Reclaiming the value of plastic waste has been on the front burner for many companies recently, and several are on the path to commercializing their innovations, including Loop Industries Inc. and the folks at IBM’s laboratory with their VolCat process. This week, researchers at the U.S. Department of Energy’s National Renewable Energy Laboratory (NREL; Golden, CO) announced their take on plastics upcycling—transforming discarded products into new, high-value materials of better quality and environmental value, with the goal of incentivizing recycling of waste plastics.
|NREL Senior Research Fellow Gregg Beckham and Materials Scientist Nic Rorrer. Image courtesy Dennis Schroeder/NREL.|
An article in Joule describes how the NREL team chemically combines reclaimed polyethylene terephthalate (PET) plastic, in the form of single-use beverage bottles, with bio-based compounds to produce higher-value, fiber-reinforced plastics (FRPs) that can be used in products ranging from snowboards and vehicle parts to wind turbines. Not only are the resulting composites worth more than double the original PET, the FRPs exhibit twice the strength and improved adhesion to fiberglass when compared with standard petroleum-derived FRP, claims NREL.
In an online press conference on Feb. 28, NREL Senior Research Fellow Gregg Beckham said that recycling can save between 40% and 90% of embedded energy in plastics and save money, as well. However, he noted that “most recycling today is downcycling—there’s very little financial motivation.” Beckham, one of the primary authors of the paper, added: “Knowing that 26 million tons of PET are produced each year but only 30% of PET bottles are recycled in the United States, our findings represent a significant advancement in enabling the circular materials economy.”
We can’t demonize plastics because they have contributed many benefits to society, but the fact is that “many countries don’t have the infrastructure to deal with plastic waste,” he said.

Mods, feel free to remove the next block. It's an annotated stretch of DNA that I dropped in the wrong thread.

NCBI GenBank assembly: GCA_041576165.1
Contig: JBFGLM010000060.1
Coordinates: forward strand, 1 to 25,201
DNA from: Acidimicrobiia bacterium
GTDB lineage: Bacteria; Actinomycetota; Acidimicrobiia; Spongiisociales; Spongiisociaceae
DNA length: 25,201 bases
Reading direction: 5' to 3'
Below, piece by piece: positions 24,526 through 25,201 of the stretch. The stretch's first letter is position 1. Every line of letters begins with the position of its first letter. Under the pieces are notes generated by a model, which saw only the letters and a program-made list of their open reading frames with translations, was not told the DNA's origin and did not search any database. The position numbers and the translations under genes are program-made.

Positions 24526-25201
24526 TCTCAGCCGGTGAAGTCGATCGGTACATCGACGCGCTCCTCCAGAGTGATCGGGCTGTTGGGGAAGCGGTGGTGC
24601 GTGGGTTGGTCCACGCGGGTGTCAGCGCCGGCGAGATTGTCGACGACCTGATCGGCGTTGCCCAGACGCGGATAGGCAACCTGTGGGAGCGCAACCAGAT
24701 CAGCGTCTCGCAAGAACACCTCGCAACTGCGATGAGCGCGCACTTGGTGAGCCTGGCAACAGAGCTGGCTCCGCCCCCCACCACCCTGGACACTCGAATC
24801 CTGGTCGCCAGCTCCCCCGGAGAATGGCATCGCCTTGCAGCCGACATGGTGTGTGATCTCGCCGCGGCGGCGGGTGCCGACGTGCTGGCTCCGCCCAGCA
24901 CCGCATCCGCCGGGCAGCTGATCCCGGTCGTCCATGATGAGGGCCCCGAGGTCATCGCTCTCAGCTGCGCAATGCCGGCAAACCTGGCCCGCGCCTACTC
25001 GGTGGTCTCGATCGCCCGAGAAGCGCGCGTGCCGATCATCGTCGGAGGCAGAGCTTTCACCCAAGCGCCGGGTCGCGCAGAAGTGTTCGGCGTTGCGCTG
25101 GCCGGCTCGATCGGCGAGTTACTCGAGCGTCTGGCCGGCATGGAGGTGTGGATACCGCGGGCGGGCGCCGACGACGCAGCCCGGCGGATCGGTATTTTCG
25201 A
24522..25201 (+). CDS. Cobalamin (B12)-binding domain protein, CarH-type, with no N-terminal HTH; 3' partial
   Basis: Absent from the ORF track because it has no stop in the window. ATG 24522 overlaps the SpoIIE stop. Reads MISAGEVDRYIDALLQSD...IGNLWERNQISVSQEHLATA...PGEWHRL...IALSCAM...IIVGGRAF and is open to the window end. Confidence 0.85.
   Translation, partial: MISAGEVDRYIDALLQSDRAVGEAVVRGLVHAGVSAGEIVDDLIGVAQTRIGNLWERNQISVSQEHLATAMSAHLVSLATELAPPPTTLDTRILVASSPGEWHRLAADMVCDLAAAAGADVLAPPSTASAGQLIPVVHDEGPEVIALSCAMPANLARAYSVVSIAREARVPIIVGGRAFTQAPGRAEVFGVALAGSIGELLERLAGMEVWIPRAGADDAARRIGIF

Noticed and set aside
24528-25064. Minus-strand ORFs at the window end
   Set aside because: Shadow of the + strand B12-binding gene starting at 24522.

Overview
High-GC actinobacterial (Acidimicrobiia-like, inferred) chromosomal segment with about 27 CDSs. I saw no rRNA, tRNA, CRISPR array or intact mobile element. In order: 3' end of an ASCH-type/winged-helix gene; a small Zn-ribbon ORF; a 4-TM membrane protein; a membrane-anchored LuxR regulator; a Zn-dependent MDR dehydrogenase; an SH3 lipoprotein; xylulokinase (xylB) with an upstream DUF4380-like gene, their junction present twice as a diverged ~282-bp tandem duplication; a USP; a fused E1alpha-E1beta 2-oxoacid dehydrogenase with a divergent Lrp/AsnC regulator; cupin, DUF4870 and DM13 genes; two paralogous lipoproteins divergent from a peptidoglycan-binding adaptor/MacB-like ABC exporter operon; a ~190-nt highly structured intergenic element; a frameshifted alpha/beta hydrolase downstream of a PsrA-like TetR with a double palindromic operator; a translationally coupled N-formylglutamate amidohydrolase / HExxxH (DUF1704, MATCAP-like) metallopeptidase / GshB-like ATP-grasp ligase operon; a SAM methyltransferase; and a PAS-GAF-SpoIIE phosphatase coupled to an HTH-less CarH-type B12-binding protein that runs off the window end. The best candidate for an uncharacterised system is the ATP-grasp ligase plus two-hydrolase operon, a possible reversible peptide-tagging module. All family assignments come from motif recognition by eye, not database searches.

NREL started its project with PET because it is considered the easiest plastic to recycle. However, rather than going the mechanical recycling route, in which material properties are often compromised and, thus, go into lower-value products, the idea of the NREL team is to combine PET with diol (ethylene glycol) from non-food-plant biomass to produce fiber-reinforced composite materials to make products that are much more valuable, such as wind turbine blades, surfboards, snowboards and even automotive parts.
NREL performed a supply-chain analysis of the FRP materials that found substantial energy savings (up to 57%) and a 40% reduction in greenhouse gas emissions when compared to the process for producing petroleum-based composites.
Beckham noted that a life cycle analysis showed traditional energy consumption (collection, melting and so forth) for producing fiber-glass-reinforced plastics is 88 megajoules (MJ) per kilogram of material at a cost of $22/MJ. Using NREL’s process, that can be reduced to 42 MJ/kg at a cost of $10/MJ.
The NREL team also included staff polymer researcher Nic Rorrer, who has previously worked on bio-based muconic acid and breaking down reclaimed PET. “We are excited to have developed a technology that incentivizes the economics of plastics reclamation,” Rorrer said in a prepared statement. “The ultimate goal is to reduce the amount of waste plastics in landfills and oceans.”